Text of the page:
Portfolio of Hope

The impact that Anorexia has, not just on the individual diagnosed with the illness but on their families too, is vast, ranging from psychological, social, and physical ‘symptoms.’

Psychological impacts:

An example of a psychological symptom that someone experiencing Anorexia might feel is a sense of being ‘out of control’ which is ironic, really, given that one of the biggest reasons why people develop eating disorders in the first instance is in pursuit of control.

Feeing ‘out of control’, as referenced above, can cause people to become trapped in a cycle of Anorexia, as they remain convinced that their eating disorder will provide them with the answers to all of their problems, when it will, in fact, do the opposite, causing them to feel even more out of control, as their mind becomes plagued down with obsessive thoughts, preoccupations, and compulsive behaviours, all of which make it virtually impossible for one to make rational/logical decisions.

Feeling out of control is not just an emotion experienced by people with Anorexia, either, it is also a common symptom felt by the persons loved ones, who tend to feel ‘hopeless’, and as though nothing they can do or say will help their loved one to recover.

Another common psychological symptom experienced by people with Anorexia, is anxiety and self-doubt, as well as guilt and shame. Again, these feelings are not exclusive to those diagnosed with Anorexia, for they are also often experienced by the loved ones of people with Anorexia, too. This is because an individual’s loved ones might feel somehow ‘to blame’ for their eating disorder, due to things that might have happened in their childhood, for example.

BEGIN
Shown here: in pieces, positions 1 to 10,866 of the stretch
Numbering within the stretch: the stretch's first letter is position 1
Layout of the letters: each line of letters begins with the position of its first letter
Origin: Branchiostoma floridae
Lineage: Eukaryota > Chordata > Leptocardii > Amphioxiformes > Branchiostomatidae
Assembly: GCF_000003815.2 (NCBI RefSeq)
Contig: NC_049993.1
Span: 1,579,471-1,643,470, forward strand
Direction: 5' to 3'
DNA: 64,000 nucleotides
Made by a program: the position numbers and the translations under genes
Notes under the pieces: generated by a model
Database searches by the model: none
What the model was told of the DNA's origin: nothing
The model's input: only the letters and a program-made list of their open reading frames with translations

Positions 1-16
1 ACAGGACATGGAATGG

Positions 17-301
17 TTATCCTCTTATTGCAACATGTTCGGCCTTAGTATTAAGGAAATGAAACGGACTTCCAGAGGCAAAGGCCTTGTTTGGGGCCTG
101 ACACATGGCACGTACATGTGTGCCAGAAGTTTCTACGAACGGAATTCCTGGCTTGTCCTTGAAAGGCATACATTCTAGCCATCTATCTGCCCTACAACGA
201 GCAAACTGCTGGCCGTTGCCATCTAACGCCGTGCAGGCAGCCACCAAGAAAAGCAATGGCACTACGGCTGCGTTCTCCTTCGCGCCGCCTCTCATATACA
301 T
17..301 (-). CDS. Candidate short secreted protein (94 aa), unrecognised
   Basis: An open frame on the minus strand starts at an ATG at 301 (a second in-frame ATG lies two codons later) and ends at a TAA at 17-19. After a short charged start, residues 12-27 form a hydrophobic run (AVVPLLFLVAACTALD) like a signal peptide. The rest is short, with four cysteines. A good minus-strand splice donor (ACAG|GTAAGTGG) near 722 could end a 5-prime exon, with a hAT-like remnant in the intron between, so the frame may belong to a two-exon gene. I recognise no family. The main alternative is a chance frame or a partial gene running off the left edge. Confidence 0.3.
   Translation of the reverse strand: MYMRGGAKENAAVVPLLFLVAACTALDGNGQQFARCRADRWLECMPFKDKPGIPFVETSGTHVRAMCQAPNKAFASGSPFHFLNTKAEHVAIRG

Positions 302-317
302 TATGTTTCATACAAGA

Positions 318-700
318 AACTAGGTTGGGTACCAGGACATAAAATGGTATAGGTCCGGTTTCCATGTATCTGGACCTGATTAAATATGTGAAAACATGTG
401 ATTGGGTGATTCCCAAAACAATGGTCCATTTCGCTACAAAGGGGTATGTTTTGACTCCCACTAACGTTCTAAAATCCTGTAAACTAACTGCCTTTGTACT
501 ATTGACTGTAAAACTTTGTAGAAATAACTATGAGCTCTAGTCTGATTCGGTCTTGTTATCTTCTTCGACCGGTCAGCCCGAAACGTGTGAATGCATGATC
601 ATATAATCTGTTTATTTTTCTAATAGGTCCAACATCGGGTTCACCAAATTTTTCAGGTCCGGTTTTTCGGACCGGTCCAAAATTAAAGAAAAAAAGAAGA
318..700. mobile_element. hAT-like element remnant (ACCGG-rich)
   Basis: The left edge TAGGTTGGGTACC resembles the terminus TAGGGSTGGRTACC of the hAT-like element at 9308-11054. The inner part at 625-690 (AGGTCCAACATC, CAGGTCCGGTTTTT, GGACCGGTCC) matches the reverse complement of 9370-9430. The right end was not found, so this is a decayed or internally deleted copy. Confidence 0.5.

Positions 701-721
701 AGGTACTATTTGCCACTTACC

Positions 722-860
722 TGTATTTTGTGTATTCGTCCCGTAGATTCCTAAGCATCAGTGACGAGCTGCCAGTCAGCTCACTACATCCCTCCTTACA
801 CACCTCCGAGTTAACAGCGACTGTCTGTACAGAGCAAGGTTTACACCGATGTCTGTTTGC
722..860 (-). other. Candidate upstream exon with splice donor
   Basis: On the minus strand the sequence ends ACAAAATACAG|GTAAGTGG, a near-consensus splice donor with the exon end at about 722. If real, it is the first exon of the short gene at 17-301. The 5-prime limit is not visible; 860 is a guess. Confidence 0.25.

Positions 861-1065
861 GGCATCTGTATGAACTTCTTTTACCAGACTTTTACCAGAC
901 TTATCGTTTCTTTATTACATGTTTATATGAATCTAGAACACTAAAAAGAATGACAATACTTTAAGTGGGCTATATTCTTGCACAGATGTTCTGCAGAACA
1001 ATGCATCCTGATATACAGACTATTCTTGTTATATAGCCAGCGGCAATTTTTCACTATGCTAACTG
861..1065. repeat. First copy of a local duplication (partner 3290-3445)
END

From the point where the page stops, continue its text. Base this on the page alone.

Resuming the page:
Combined with the above feelings of anxiety, self-doubt, guilt, and shame, paranoia in people with Anorexia can cause them to experience even further psychological distress, as they are at risk of becoming alienated, thus contributing to them experiencing heightened feelings of loneliness as a result.

Social impacts:

There are also several social impacts of Anorexia, on both the individual sufferer and their loved ones, too.

An example of a social impact of Anorexia is the breakdown of relationships. This can occur due to the social withdrawal that people with Anorexia tend to go through, a result of their negative emotions making them feel unable to interact with ‘the outside world’ and unwilling to engage in their previous hobbies and interests. Because of this, people with Anorexia might avoid contact with their loved ones and take part in fewer social activities, with the social activities that they do partake in being fuelled by negative feelings of irritability, which can be taken personally by people who do not fully understand their illness, thus leading to potential conflict arising.

Conflict can also arise within families, whereby arguments might be triggered by disagreements surrounding food, weight, and treatment, for example. Again, this can lead to the breakdown of relationships.

Physical impacts:

If left untreated, eating disorders can, and do, cause irreversible physical damage and, in extreme cases, death, in those suffering from the illness. How so? Through the weakening of one’s immune system, which can adversely impact upon every cell, tissue, and organ within the body.

Just some of the major physical effects of Anorexia are; an irregular heartbeat which can lead to cardiac arrest and death, kidney damage, liver damage, loss of muscle mass, permanent loss of bone mass (osteopenia/osteoporosis) which can cause fractures due to fragile bones and joints, disruption of the menstrual cycle which can lead to infertility, gastric distress/chronic constipation, delayed or permanently stunted growth due to malnutrition, poor circulation causing extremely cold hands and feet, excess hair on body (to keep warm), dry skin, disruption of bodies fluid/mineral balance (electrolyte imbalance and loss of potassium can be fatal), fainting spells, seizures, sleep disruption, and low blood sugar (hypoglycemia.)

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